Small Business

Why They'll Read All About It


Small companies obviously don't have the ad budgets of giants like Procter & Gamble (PG) or Ford (F), but they still need to get the word out about their products and services. BusinessWeek's Kimberly Weisul spoke recently with Jeff Jacobs, an advertising-industry veteran and executive vice-president of marketing and planning for ad agency Meridian, about how smaller companies can best use newspaper circulars to attract business.

Q: Which types of companies should consider advertising in circulars?

A: Circulars work really well to build traffic for retailers. It's probably the best traffic-builder that exists. Some traditional consumer-goods companies use it for coupons, but they're still using those coupons to build traffic.

Q: How do circulars compare to other forms of advertising?

A: In terms of building traffic and sales, circulars are superior to both. That's proven. Newspaper ads are second. Then radio, television, direct mail, and outdoor advertising. Radio is probably the next-closest competitor to circulars. The advantage to radio is that if you need something on the air tomorrow, you can get radio done.

Radio can be really appealing because someone will say they can get you 30 spots for $1,000, and a newspaper ad might cost $2,000 for a full page. But radio just doesn't get the same amount of attention and inspection that newspapers do. The Newspaper Association of America would tell you that two-thirds of the population gets a weekend paper, and half read a daily paper. To get that reach in radio takes a lot longer and a lot of spots. Just because you get 30 spots on the radio doesn't mean everybody hears it 30 times. You have to do reach-and-frequency analysis and figure out how many spots you have to run to get a certain percentage of the population a certain number of times. Radio does give you the ability to skew a little younger.

A: What should a circular look like to succeed?

Q: The cover should engage the customer emotionally. This could be done with a great appealing picture, a great, appealing headline, or, if you're a dollar store, it could be a great deal. You need to understand what it is your customers want from you. If you're an upscale outdoor sporting-goods store -- if you're selling climbing equipment to go to Nepal -- you might have a cover of someone on Everest with all those flags flapping. If you're a clearance place, you might have a cover with a pair of snowshoes for $29.99.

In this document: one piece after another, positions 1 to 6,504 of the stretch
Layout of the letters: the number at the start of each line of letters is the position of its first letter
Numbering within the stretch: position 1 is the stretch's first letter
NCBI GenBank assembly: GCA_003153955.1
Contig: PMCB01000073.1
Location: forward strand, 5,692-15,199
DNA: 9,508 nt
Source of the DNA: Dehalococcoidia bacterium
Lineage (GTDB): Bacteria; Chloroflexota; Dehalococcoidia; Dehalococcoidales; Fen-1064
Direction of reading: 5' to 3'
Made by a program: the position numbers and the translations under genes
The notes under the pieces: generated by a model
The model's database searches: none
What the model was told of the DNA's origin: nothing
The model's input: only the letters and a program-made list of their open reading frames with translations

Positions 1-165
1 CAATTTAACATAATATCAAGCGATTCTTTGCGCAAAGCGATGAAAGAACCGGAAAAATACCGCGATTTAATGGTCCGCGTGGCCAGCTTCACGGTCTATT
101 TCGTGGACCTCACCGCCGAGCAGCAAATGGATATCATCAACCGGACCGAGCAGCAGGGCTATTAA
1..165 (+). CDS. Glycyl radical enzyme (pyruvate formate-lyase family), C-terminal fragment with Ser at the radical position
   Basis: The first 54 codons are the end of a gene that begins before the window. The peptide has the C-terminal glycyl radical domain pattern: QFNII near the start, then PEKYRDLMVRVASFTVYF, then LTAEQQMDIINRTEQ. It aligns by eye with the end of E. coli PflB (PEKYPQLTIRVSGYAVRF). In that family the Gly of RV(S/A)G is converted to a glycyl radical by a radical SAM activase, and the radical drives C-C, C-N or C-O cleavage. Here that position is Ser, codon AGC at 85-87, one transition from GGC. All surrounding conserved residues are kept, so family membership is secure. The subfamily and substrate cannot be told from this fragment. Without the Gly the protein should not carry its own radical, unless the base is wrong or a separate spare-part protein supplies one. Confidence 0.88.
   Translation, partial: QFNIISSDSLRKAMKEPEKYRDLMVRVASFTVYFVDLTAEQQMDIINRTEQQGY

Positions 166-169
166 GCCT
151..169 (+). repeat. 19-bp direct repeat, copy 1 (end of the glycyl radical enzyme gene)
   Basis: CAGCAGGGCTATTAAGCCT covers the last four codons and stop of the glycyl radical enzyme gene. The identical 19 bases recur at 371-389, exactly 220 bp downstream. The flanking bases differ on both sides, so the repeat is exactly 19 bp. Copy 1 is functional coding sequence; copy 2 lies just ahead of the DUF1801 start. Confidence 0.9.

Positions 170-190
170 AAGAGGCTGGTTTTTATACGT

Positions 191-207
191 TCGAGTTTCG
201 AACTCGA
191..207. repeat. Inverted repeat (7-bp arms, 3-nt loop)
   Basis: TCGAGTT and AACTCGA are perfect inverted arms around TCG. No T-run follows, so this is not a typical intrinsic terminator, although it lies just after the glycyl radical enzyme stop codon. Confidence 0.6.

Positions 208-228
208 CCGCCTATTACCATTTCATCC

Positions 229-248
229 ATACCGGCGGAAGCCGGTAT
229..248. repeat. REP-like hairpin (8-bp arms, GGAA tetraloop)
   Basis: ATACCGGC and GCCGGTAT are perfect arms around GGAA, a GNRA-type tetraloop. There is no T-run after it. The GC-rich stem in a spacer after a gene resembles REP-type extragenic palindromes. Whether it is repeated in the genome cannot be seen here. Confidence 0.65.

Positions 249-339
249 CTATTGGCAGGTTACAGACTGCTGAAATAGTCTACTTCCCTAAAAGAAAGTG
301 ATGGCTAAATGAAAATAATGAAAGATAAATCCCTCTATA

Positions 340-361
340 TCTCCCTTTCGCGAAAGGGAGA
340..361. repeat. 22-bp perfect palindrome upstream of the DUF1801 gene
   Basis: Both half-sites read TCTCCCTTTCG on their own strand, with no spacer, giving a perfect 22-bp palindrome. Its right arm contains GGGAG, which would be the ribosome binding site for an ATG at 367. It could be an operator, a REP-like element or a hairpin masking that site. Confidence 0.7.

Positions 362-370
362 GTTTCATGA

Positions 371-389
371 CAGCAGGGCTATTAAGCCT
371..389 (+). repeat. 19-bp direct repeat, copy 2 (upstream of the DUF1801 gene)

Q: How often do you need to run circulars to get your message across?

A: You do need some frequency, although you may not need one a week. People generally need to see a message three times before they respond to it. If you have a comprehensive advertising program already going, you may benefit from fewer circular insertions. If circulars are your whole effort, you'll have to be there a few weeks before it registers.

You're more likely to see your returns marginalize if you run too many pages at once, rather than running too often. And understand that you'll get bored with the advertisement before the customer will. You started seeing it three weeks ago, when you started putting it together, so you're tired of that message. Your customer saw it once. If your message is about price, you're showing best value in the store for the week. The highline sporting-goods guys might have ice picks with Everest one week and parkas with the Matterhorn the next.

Q: What mistakes to people make in designing their circular?

A: The most frequent mistake is to fill the pages with everything you've got on sale. There is a limit to how much information people can digest.... If you've got a 24-page circular, after the first few pages, if you get five to six seconds [of the reader's attention] per spread, you're doing really well. If you want to send out a catalog, call the Postal Service. If you're looking for a traffic-builder for a store, don't overwhelm people. Give them a great reason to come in.

Paper stock makes a difference. Cheap paper means a cheap business. Better paper, a better business. If you're running a one-sheeter, it should be a little heavier than if you're doing multiple pages. Don't use less than 35- or 38-pound paper.

Q: How do I produce my ad?

A: Producing an insert for a circular takes a little more planning than many other kinds of advertising. First get the requirements from the newspaper, then start from date you want your ad inserted and start backing up. You should count on at least a week for design and approval, a week for printing, and then it'll need to be at the paper a week before it runs.

Q: How much is this going to cost?

A: The cost has three pieces. First is whatever it costs to develop the ad from a creative standpoint: layout services, writing copy, photography. Second is printing costs. They're all over the map. Third is insertion costs. Those costs should be very competitive, compared to what it costs to advertise in the newspaper itself.

Q: How do I know if my insert actually worked?

A: You can put an offer in the ad to measure how many people come in as a result of that offer. To understand what return we're getting, we also measure sales the week before the ad, the week of the ad, and the week after the ad.


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